[This article was contributed by Arthur I. Cyr, author of "After the Cold War -- American Foreign Policy, Europe and Asia" (NYU Press and Palgrave/Macmillan). He has taught at the Universities of Chicago and Illinois, Northwestern University, and Carthage College (Clausen Distinguished Professor).]
KENOSHA --The massive, deadly Hamas attacks on Israel are rightly condemned by the United States and many nations in the world, though unfortunately not all. Beyond the shocking scale of the attacks, there are disturbing strategic implications.
Hamas has demonstrated an unprecedented capacity to plan and carry out truly massive attacks. No doubt, their strategy includes hope to goad Israel into a massive military reaction that will bring wide civilian casualties, in turn sparking a region-wide anti-Israel reaction.
United States leadership is crucial, to secure Israel and pursue regional stability. Here, history is instructive.
The 1956 Suez Crisis remains particularly important. President Dwight Eisenhower used leverage to end a secretly planned old-style colonial military invasion by Britain, France, and Israel to recapture the Suez Canal, nationalized by Egypt’s new military regime, and seize the Sinai Peninsula.
Ike’s instincts were on target, as usual, and our alliance relationships survived. In Britain, Harold Macmillan succeeded Victorian Prime Minister Anthony Eden, who belatedly acknowledged that the U.S. is the principal diplomatic and strategic leader, source of weapons as well as positive foreign aid, and other capabilities, in the Mideast and around the world
Approximately two years after Suez brought strategic disaster for the three invading nations, Eisenhower decided U.S. forces should intervene directly in Lebanon. Given the volatile situation, the intervention was risky.
American troops suffered only one soldier killed by hostile fire. Our forces were concentrated in Beirut’s city center, the port, and the airport. The crisis did not escalate, and Eisenhower withdrew our forces.
As in winning World War II and the White House, Ike demonstrated clear vision, detailed practical plans, and success.
Disciplined decision-making by Eisenhower contrasts sharply with the undisciplined, arrogant manner in which the George W. Bush administration in 2004 invaded and structurally destroyed Iraq. Our forces went to Lebanon in 1958 to occupy specific areas, on a mission limited in time as well as space.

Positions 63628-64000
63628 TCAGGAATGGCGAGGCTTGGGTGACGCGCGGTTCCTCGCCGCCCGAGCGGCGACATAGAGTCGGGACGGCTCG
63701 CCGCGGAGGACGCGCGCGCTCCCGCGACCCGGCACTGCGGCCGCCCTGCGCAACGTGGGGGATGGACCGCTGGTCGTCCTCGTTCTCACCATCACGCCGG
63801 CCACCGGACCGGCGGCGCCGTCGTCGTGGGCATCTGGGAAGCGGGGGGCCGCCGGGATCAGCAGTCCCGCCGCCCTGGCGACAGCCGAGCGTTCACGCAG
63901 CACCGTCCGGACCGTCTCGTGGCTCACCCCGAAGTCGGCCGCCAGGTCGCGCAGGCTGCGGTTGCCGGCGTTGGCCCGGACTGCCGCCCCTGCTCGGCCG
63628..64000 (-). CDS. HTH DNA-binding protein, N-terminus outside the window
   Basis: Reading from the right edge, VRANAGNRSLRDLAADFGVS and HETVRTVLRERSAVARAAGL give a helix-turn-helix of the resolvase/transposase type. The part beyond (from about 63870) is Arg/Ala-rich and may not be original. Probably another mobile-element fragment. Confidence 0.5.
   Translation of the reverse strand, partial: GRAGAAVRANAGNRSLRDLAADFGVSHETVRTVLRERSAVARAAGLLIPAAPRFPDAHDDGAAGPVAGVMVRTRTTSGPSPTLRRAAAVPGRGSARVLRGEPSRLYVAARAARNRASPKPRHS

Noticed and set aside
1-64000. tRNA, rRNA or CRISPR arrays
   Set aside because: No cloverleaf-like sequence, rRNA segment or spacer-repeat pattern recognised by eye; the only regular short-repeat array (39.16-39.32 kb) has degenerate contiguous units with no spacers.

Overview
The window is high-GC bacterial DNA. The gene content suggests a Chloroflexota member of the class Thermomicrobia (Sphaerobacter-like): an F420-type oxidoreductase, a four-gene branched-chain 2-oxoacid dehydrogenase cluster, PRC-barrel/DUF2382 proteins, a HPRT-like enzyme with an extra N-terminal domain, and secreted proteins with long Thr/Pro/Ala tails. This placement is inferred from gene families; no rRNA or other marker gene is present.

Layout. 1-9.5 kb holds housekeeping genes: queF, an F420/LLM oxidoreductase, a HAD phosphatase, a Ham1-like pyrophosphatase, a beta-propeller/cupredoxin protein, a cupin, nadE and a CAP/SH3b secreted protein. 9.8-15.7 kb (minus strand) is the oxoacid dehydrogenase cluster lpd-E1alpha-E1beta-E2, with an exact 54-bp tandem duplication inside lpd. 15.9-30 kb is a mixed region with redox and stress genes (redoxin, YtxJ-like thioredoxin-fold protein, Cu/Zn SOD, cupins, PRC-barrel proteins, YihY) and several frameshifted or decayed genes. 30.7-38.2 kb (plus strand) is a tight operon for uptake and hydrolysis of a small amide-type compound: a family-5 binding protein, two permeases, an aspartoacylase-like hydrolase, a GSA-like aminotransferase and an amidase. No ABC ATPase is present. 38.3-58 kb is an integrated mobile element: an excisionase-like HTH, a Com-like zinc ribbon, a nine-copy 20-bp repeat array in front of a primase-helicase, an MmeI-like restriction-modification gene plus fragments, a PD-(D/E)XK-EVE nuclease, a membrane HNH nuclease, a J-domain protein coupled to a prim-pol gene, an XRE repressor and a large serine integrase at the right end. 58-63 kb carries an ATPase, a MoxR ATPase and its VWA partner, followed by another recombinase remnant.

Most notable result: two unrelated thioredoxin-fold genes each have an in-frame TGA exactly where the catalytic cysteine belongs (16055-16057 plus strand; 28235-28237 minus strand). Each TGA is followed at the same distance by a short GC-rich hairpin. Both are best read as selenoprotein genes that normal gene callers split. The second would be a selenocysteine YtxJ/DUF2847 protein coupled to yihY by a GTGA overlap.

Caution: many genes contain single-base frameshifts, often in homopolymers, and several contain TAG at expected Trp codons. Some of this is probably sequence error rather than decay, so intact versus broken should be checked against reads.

In 1973, the disciplined hard work of President Richard Nixon and aide Henry Kissinger was crucial to Israel’s successful defense against a combined attack by Arab states. The crisis included a nuclear confrontation between Moscow and Washington.
This led to major peace agreements. President Jimmy Carter’s own determination and discipline achieved the historic 1978 Camp David peace agreement between Egypt and Israel. In 1990-91, President George H.W. Bush and associates orchestrated an enormous international effort to drive invading Iraq forces from Kuwait. Immediately thereafter, the U.S. pursued efforts for peace between Israel and the Palestinians.
Secretary of State James Baker demonstrated extraordinary energy and dedication in the sustained diplomacy that followed. The Madrid conference at the end of October 1991 led to the Oslo Accords between Israel and the Palestinians. This in turn facilitated the peace treaty between Israel and Jordan in 1994.
Today, scholars rightly respect Eisenhower, always revered by average Americans. The rarely discussed Lebanon intervention deserves review any time our forces become directly engaged in the explosive, unpredictable Middle East region.
After the Suez crisis, the Soviet Union cemented ties with Arab states. This ended with the end of the Cold War; President George H.W. Bush cemented American leadership.
Today Iran, Russia, and China pursue Mideast influence. The first is hostile to stability, the second our principal enemy during the Cold War, and the third our primary current international rival.
The Trump administration deserves credit for brokering recognition between Israel and the United Arab Emirates, plus Bahrain.
Currently, the rapprochement between Israel and Saudi Arabia provides a great opportunity.
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